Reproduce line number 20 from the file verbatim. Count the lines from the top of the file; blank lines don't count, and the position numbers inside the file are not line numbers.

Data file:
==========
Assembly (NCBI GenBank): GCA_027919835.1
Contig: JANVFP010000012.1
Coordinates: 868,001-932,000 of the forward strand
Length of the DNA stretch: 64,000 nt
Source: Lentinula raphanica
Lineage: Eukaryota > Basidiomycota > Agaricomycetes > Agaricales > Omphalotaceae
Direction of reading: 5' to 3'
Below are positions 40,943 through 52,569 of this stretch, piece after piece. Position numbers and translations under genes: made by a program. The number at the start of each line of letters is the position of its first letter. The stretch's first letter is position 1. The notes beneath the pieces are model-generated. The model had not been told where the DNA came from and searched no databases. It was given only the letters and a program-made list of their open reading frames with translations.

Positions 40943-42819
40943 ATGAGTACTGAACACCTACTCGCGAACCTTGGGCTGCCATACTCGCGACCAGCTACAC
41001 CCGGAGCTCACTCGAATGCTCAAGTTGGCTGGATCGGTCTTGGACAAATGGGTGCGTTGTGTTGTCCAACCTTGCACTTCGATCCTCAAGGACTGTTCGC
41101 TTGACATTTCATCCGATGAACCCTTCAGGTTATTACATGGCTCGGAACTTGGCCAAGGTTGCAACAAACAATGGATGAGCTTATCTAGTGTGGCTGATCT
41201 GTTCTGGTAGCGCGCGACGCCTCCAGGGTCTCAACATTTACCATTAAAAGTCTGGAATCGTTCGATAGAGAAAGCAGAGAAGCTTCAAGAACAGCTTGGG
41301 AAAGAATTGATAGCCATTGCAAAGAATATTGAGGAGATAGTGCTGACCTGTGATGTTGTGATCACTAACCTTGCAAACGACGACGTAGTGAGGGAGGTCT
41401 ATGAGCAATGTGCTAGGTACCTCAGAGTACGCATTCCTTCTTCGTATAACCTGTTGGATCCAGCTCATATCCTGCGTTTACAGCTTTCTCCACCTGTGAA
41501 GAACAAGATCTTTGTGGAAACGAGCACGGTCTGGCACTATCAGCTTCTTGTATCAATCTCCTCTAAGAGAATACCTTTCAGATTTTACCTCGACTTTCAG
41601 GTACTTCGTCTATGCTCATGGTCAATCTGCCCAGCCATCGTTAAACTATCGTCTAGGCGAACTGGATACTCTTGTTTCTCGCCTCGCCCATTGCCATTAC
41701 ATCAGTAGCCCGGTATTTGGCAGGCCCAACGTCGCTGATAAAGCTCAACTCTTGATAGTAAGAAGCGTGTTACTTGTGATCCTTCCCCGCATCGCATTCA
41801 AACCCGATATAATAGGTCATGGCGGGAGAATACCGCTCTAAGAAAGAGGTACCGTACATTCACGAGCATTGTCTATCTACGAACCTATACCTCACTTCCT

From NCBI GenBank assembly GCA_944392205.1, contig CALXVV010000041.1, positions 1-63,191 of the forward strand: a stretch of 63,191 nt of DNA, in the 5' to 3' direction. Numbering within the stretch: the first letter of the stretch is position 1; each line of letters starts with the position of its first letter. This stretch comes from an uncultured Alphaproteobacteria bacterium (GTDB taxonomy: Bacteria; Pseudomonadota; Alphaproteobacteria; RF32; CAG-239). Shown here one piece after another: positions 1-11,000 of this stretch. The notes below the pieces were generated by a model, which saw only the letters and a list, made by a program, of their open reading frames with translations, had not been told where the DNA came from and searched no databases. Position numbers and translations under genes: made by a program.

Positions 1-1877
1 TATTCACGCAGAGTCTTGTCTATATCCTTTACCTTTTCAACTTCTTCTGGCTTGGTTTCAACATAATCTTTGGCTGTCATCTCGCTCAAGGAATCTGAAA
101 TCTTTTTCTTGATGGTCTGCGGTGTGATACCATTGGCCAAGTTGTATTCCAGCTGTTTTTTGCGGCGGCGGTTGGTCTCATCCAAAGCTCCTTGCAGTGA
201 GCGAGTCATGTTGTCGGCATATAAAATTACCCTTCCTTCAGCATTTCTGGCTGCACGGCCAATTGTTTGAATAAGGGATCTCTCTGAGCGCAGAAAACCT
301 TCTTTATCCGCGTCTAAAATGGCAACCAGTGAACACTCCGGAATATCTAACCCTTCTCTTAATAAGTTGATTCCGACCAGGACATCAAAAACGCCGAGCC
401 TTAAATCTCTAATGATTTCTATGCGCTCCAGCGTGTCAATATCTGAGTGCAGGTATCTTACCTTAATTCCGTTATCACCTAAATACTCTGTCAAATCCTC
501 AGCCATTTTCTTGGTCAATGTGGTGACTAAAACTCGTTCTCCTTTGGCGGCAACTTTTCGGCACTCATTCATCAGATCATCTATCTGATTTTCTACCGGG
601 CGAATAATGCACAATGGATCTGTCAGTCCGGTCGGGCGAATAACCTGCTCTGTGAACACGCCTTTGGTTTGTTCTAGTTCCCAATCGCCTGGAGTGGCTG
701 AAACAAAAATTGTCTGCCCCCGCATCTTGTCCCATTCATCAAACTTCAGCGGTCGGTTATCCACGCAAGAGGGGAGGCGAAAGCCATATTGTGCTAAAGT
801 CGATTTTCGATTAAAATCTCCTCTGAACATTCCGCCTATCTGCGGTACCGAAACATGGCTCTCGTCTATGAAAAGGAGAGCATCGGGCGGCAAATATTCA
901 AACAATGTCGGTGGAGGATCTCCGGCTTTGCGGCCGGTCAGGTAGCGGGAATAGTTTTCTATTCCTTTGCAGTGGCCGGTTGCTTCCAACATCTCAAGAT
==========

From NCBI GenBank assembly GCA_944392205.1, contig CALXVV010000041.1, positions 1-63,191 of the forward strand: a stretch of 63,191 nt of DNA, in the 5' to 3' direction. Numbering within the stretch: the first letter of the stretch is position 1; each line of letters starts with the position of its first letter. This stretch comes from an uncultured Alphaproteobacteria bacterium (GTDB taxonomy: Bacteria; Pseudomonadota; Alphaproteobacteria; RF32; CAG-239). Shown here one piece after another: positions 1-11,000 of this stretch. The notes below the pieces were generated by a model, which saw only the letters and a list, made by a program, of their open reading frames with translations, had not been told where the DNA came from and searched no databases. Position numbers and translations under genes: made by a program.